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Proxy advice reforms ‘flawed’ and ‘will not improve’ investor outcomes

A new report into the recently announced proxy advice reforms will not necessarily have a positive outcome for investors according to a new report.

Analysis conducted by research house Morningstar argued against Treasurer Josh Frydenberg’s comments that the regulation will encourage greater transparency and accountability of proxy advisers.

“In Morningstar’s view, these changes are flawed as they place undue pressure on a sector that has been effectively highlighting corporate issues, helping institutional clients identify weaknesses and mitigate risks, and ultimately improving investor outcomes,” Morningstar ESG analyst, Erica Hall, wrote in the new report.

The reforms, set to kick off next month, will require proxy advisers to have an AFS licence to provide advice to institutional shareholders, to simultaneously share corporate governance advice to shareholder clients with the companies they are providing advice on and to be independent of their institutional clients by 1 July 2022.

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In the report, Ms Hall argued that the reforms “appear to change little” for corporate governance but will impact the operations of the industry itself.

“The new regulation is broad and dictates who can and cannot be employed by any proxy adviser,” it read.

“If you have worked for a superannuation fund or fund manager, it could be difficult to satisfy independence requirements to enable you to work for a proxy-adviser firm.

“No justifications are given for these restrictions, saving ensuring independence. Ironically, no such restrictions apply to the employees of our public regulators and regulated entities, where shifting between public and private-sector employment occurs with some regularity.”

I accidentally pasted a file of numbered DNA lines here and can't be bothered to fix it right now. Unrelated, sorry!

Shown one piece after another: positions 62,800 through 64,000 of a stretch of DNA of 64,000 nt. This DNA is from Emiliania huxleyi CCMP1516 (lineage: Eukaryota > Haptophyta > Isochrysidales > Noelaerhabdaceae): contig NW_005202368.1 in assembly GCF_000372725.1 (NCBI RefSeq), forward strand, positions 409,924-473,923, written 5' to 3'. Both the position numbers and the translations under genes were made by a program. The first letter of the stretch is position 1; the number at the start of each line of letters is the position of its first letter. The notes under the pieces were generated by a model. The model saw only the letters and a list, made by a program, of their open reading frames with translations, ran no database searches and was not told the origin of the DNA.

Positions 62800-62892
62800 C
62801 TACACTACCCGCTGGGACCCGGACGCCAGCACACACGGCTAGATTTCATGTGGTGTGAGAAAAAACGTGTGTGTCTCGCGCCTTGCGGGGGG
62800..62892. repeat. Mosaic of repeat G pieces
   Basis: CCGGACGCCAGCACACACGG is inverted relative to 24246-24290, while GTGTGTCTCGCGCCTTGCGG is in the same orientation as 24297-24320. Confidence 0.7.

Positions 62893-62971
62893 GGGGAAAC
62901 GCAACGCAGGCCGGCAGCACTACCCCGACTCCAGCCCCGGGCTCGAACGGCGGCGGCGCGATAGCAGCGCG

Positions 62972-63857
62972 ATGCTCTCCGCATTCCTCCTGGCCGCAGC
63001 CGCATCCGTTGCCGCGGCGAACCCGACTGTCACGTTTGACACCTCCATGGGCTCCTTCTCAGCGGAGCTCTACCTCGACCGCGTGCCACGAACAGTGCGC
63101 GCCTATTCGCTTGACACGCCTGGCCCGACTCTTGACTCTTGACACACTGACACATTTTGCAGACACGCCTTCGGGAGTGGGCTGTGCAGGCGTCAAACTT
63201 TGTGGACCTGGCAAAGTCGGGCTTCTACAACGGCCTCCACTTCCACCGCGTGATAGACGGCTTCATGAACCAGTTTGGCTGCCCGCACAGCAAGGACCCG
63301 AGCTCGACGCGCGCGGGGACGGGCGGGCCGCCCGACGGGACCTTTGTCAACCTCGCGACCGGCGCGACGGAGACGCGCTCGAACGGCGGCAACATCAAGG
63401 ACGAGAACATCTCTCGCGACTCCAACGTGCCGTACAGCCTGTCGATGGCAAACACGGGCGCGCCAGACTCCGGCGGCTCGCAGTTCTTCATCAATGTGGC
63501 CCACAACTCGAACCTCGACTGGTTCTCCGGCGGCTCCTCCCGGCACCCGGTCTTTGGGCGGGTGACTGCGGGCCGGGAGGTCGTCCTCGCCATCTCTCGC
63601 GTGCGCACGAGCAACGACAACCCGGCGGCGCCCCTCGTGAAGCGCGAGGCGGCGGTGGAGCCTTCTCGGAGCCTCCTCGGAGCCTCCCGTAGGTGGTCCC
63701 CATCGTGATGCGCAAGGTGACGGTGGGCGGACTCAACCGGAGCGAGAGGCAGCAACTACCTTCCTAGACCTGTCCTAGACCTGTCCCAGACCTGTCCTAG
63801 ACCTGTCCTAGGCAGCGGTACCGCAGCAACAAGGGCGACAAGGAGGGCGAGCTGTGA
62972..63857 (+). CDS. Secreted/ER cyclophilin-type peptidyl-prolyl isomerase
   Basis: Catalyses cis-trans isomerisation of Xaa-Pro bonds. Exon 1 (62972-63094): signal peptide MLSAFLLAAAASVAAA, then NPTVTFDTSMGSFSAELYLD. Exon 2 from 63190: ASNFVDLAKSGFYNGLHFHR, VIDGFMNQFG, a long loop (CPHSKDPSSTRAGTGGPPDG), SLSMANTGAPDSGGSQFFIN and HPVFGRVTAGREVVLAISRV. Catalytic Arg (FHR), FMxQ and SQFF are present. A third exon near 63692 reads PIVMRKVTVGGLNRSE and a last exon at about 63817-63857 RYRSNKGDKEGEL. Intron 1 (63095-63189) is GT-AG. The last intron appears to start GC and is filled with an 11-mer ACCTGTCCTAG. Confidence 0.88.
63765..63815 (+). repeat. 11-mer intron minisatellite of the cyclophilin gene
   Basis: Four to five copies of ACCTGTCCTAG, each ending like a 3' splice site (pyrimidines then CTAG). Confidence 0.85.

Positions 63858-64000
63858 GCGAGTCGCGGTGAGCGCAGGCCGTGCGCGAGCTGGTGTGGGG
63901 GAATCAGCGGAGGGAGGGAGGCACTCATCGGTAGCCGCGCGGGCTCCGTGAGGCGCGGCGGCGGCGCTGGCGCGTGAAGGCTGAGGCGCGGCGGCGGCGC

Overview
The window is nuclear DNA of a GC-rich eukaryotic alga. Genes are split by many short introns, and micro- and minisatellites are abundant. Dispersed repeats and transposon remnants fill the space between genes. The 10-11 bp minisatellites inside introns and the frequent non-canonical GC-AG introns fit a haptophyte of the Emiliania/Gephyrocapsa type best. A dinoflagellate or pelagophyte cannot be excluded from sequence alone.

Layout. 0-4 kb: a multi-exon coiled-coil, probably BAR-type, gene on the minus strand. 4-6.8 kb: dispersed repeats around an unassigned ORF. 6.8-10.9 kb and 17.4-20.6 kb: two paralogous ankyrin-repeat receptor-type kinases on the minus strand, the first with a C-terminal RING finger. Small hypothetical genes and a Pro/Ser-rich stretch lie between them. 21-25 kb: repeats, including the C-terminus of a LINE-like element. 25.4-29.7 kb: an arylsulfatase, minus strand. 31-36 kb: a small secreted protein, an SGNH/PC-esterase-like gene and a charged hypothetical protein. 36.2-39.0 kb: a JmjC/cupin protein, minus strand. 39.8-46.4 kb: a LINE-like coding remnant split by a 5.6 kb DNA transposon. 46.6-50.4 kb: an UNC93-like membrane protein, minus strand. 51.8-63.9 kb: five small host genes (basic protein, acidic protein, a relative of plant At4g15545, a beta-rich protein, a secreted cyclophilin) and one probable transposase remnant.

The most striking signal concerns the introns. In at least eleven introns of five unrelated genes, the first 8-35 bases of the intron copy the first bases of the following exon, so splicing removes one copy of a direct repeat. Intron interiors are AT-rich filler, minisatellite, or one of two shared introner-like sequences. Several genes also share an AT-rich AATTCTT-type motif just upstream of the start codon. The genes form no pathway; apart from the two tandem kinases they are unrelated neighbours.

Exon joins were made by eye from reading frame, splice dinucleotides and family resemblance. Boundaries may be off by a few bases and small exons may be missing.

Late last month, the Australian Council of Superannuation Investors (ACSI) criticised the reforms for not being in the interests of millions of super fund members.

“Due to ACSIs unique operating structure – their board is made up of a subsect of its members who are also their clients – ACSI will falter under these reforms unless it can find a new operating model that is legally compliant with its extended AFSL requirements,” Morningstar’s report continued.

“None to date have been put forward.”

Ms Hall added: “Proxy advisers can be akin to the pebble in the shoe of a company, painful and difficult to ignore. Changes in regulation may prevent the pebble from lodging in the first place.

“Skewing the balance of power in favour of companies, as these regulations seem to do, is not necessarily a positive outcome for shareholders.

Proxy advice reforms ‘flawed’ and ‘will not improve’ investor outcomes
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Neil Griffiths

Neil Griffiths

Neil is the Deputy Editor of the wealth titles, including ifa and InvestorDaily.

Neil is also the host of the ifa show podcast.

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